The GNWT says it is developing seniors’ duplexes using an enhanced approach that involves increased collaboration with community members guided by Housing NWT’s renewal strategy.
The territorial government, in a Dec. 21 news release, indicated that it has been involved in a “collaborative process” with residents of Fort McPherson, Fort Simpson, Fort Resolution, Tulita and Behchoko on the design and development of five new seniors’ public housing duplexes.
President and CEO of Housing NWT, Eleanor Young, said that each duplex will include two units, which adds up to 10 units in total.
Community members travelled to Yellowknife for a full day of discussion with Housing NWT staff and contractors, coming up with design ideas and refinements considering the specific housing needs of seniors in each community.
“We are taking an innovative and unique approach to include residents in planning future housing requirements across the territory,” said Housing NWT MinisterPaulie Chinna. “By doing this, we are ensuring new housing developments take into consideration what residents need and better support communities to meet future housing demands.”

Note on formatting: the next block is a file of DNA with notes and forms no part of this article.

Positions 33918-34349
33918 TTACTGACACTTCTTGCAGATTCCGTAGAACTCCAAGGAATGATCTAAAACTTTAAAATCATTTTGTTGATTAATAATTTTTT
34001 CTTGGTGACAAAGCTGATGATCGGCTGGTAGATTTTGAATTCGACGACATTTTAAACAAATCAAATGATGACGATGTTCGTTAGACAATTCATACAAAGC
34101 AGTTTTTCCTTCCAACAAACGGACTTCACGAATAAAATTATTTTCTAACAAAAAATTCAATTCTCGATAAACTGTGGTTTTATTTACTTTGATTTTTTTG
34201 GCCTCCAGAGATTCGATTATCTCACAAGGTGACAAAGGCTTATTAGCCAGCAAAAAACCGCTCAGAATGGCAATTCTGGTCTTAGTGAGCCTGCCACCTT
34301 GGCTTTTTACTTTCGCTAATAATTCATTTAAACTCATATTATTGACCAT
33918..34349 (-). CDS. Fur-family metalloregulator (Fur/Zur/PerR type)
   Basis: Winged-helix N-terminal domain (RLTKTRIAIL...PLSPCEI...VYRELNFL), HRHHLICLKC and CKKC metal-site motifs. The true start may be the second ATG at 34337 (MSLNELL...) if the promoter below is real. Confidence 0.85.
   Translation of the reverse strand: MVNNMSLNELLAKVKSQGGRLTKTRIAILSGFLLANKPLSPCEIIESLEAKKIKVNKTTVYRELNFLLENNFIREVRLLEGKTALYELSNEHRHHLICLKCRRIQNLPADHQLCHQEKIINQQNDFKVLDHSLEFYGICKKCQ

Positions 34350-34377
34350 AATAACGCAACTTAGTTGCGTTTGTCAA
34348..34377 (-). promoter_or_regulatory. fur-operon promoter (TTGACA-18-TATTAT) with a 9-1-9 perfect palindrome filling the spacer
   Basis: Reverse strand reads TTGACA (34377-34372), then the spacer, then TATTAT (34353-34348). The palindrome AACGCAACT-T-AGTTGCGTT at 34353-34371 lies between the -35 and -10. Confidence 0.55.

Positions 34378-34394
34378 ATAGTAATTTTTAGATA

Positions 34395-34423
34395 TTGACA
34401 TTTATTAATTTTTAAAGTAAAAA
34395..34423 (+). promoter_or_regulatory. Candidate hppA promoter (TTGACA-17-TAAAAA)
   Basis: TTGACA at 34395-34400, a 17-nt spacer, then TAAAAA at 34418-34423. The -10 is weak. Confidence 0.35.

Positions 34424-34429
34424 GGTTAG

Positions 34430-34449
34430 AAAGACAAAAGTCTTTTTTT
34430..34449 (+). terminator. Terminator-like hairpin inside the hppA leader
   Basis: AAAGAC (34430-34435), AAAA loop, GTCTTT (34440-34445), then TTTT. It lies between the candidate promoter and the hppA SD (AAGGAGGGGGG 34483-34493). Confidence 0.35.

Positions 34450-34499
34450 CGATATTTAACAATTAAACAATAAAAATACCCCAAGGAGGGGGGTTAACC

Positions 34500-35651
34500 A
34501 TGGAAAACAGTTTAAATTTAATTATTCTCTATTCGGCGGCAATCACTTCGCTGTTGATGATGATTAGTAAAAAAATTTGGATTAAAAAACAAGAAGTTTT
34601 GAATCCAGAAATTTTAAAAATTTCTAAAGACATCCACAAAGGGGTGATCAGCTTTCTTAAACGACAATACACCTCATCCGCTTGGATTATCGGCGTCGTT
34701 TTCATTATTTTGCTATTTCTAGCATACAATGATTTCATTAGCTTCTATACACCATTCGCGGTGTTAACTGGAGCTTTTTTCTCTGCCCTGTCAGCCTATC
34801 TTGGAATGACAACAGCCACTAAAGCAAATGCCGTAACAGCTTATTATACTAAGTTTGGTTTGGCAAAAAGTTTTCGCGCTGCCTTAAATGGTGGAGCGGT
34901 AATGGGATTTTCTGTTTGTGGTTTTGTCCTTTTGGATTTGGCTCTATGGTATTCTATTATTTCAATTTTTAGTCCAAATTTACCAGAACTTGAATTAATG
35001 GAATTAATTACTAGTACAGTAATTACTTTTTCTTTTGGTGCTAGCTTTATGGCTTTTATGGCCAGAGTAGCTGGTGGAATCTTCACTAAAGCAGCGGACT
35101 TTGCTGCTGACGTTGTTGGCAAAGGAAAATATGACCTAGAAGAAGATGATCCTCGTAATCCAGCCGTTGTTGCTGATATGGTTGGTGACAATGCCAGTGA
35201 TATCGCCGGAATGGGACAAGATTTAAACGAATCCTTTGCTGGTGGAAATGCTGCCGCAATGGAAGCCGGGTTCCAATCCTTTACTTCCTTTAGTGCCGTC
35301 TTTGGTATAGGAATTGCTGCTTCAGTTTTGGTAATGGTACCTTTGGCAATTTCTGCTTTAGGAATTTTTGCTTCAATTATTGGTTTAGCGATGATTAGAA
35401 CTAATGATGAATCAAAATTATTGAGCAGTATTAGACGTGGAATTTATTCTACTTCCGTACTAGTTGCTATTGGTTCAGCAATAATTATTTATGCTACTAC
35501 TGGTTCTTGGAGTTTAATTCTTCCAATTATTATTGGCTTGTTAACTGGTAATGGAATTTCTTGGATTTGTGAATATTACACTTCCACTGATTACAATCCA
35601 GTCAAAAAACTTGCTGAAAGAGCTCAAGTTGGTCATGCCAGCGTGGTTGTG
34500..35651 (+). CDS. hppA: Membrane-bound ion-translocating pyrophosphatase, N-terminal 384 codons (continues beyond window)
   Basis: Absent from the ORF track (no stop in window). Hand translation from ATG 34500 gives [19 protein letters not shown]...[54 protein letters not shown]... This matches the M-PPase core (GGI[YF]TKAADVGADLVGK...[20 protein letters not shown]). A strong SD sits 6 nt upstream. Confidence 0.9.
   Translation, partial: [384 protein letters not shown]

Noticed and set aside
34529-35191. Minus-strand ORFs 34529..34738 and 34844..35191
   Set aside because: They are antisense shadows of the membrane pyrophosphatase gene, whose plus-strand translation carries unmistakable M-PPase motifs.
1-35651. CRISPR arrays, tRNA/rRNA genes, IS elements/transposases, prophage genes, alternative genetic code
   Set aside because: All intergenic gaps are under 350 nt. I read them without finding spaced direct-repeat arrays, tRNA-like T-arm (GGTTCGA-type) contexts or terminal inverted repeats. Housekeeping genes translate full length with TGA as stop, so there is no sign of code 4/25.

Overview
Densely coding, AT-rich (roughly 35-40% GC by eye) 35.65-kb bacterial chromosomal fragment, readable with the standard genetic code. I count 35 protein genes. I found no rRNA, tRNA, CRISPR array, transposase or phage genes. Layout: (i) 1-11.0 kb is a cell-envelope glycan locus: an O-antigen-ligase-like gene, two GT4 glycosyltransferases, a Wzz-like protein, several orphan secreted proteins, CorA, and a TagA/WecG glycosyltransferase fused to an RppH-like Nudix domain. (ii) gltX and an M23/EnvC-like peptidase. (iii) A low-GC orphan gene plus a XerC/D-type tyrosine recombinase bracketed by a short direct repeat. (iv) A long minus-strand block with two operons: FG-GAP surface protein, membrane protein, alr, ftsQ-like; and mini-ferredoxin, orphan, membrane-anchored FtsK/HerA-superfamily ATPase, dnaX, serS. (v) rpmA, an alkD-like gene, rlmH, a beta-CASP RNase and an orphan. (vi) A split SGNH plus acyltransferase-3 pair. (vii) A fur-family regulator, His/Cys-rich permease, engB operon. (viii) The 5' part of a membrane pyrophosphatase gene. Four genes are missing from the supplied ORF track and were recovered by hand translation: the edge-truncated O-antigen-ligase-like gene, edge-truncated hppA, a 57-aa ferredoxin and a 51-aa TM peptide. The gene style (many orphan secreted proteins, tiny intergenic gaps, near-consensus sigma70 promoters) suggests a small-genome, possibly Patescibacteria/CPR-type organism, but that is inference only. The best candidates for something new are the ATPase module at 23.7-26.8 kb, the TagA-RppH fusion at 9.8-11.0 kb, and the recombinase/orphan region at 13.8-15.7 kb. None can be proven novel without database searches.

The project is currently in a design phase and the intention is that all duplexes will be constructed during 2023 and finished by a target date of March 31, 2024 to start welcoming clients. No dollar figures were made public in the news release.
The GNWT also committed to using the same process for other housing projects to allow more time for collaborating with Indigenous governments, local housing organizations and other stakeholders.
“They’ve done some individual interviews in person with committee members and had a face-to-face meeting with them in late November.” Young said.
A couple of ideas were exchanged during the meeting, which included accessibility for Elders and energy efficiency, as well as some new ideas relating to self-sufficient practices for food, leaving more space for a freezer or more counter space for food preparation.
“We are short housing across the territory right now — housing is a significant issue everywhere,” Young said, “and we do know there is an aging population increase. Buildings for seniors were in high demand, so this is a solution for the aging problem that the NWT has.”
The meaning behind to build new duplexes also serve the climbing needs of seniors more likely to spend the rest of their life with family in the North instead of retiring down south.